Implications for practice: Ensuring access to continuing education and resources for the successful completion of certification will be an important focus in the achievement of this Standard.  However, the resulting implications for clinical practice range from a well-educated and empowered nursing workforce to the improvement of patient outcomes, satisfaction, and oncology care experience.  Symptom Management is one of the largest content focus areas across all oncology certification tests, accounting for approximately 25% of the content focus.8  Understanding how to identify, assess and manage side effects in a timely manner is both fundamental to optimizing patient outcomes. Additionally, it contributes to successful performance on the certification exams now recommended as part of Standard 4.2.

Updates to the Commission on Cancer Standards reflect evolving, evidence-based approaches to clinical care delivery, survivorship programming, and training of staff.  These updates reflect only a few of the overarching 9 categories and 38 individual standards in the document. However. they provide insights into new and novel approach areas and partnerships. These may serve to enhance both the practice of oncology providers and the experience and outcomes of individuals with cancer.  Pack Health is excited to partner with many industry and professional organization leaders in oncology care to enhance the holistic wellness of individuals during cancer treatment and beyond.  

Article updated 4/28/2023.

Written by Kelly Brassil, PhD, RN, Senior Director of Medical Affairs 

  1. Commission on Cancer. Optimal Resources for Cancer Care 2020 Standards. January 2020. Accessed April 28, 2023.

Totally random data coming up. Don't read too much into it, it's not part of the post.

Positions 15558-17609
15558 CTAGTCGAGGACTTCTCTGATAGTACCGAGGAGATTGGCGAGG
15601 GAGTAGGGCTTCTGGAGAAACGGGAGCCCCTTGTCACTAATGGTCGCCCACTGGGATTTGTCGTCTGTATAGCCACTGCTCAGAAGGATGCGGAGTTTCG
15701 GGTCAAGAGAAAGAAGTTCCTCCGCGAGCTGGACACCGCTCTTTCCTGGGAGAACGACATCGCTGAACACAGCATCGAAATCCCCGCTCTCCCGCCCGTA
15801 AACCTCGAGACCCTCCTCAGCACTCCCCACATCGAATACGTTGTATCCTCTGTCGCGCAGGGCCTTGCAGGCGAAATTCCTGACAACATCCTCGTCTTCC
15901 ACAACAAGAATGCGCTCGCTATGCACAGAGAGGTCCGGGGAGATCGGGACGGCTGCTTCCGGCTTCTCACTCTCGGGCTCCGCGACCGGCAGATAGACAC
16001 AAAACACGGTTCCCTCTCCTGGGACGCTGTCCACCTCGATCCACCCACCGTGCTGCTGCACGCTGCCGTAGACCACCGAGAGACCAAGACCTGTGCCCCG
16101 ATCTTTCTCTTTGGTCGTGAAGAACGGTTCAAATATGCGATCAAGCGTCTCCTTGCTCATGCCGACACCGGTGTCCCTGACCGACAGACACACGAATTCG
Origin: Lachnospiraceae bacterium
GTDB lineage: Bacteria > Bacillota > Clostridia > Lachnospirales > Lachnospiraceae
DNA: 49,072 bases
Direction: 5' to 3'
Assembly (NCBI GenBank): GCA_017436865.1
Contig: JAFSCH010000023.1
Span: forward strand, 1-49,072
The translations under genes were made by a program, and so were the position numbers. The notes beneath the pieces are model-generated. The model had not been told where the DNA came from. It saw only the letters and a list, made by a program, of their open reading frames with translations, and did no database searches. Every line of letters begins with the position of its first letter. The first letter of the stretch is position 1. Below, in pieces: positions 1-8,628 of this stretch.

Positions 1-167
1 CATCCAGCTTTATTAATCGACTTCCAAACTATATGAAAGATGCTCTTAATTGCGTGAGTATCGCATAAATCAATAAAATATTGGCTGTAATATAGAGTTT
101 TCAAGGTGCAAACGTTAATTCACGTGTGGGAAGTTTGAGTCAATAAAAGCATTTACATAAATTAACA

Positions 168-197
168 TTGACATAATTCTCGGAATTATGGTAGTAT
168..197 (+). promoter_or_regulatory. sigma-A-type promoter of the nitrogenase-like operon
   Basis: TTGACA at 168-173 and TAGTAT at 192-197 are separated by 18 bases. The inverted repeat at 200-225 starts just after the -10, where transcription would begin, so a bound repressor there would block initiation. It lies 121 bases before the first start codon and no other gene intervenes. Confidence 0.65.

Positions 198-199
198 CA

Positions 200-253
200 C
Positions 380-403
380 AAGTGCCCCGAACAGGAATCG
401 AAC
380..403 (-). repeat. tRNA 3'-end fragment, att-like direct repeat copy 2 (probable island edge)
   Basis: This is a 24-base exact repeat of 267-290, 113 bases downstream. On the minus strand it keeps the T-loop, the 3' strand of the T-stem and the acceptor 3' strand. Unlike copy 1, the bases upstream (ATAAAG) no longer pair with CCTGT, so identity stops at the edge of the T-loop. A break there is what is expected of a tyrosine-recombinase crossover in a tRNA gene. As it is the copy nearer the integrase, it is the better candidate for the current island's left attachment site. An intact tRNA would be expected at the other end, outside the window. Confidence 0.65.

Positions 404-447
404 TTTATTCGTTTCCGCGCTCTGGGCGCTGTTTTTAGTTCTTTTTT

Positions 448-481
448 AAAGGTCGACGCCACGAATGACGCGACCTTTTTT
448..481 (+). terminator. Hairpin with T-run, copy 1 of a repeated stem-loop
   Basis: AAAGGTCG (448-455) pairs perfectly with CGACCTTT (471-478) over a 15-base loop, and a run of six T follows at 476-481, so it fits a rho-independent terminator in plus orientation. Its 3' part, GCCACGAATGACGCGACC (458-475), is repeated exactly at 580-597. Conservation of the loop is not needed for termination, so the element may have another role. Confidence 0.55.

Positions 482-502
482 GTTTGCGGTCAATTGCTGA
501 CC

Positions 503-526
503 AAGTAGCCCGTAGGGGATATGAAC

2. Smith AB, Basch E. Role of Patient-Reported Outcomes in Postsurgical Monitoring in Oncology. J Oncol Pract. 2017;13(8):535-538. doi:10.1200/JOP.2017.023838 
  3. Birken SA, Mayer DK. Survivorship Care Planning: Why Is It Taking So Long?. J Natl Compr Canc Netw. 2017;15(9):1165-1169. doi:10.6004/jnccn.2017.0148 
  4. Hill RE, Wakefield CE, Cohn RJ, et al. Survivorship Care Plans in Cancer: A Meta-Analysis and Systematic Review of Care Plan Outcomes. Oncologist. 2020;25(2):e351-e372. doi:10.1634/theoncologist.2019-0184 
  5. Srivastava U, Burton S, Lewis M, Patel D, Rasulina M. Assessing the impact of a digital coaching program for patients with cancer. Abstract presented at: 2018 ASCO Quality Care Symposium. September 25, 2018. Whitehead L, Ghosh M, Walker DK, Bloxsome D, Vafeas C, Wilkinson A. The relationship between specialty nurse certification and patient, nurse and organizational outcomes: A systematic review. Int J Nurs Stud. 2019;93:1-11. doi:10.1016/j.ijnurstu.2019.02.001 
  6. Beck SL, Brant JM, Donohue R, et al. Oncology Nursing Certification: Relation to Nurses’ Knowledge and Attitudes About Pain, Patient-Reported Pain Care Quality, and Pain Outcomes. Oncol Nurs Forum. 2016;43(1):67-76. doi:10.1188/16.ONF.67-76 
  7. ONCC. Get certified. Accessed April 28, 2023.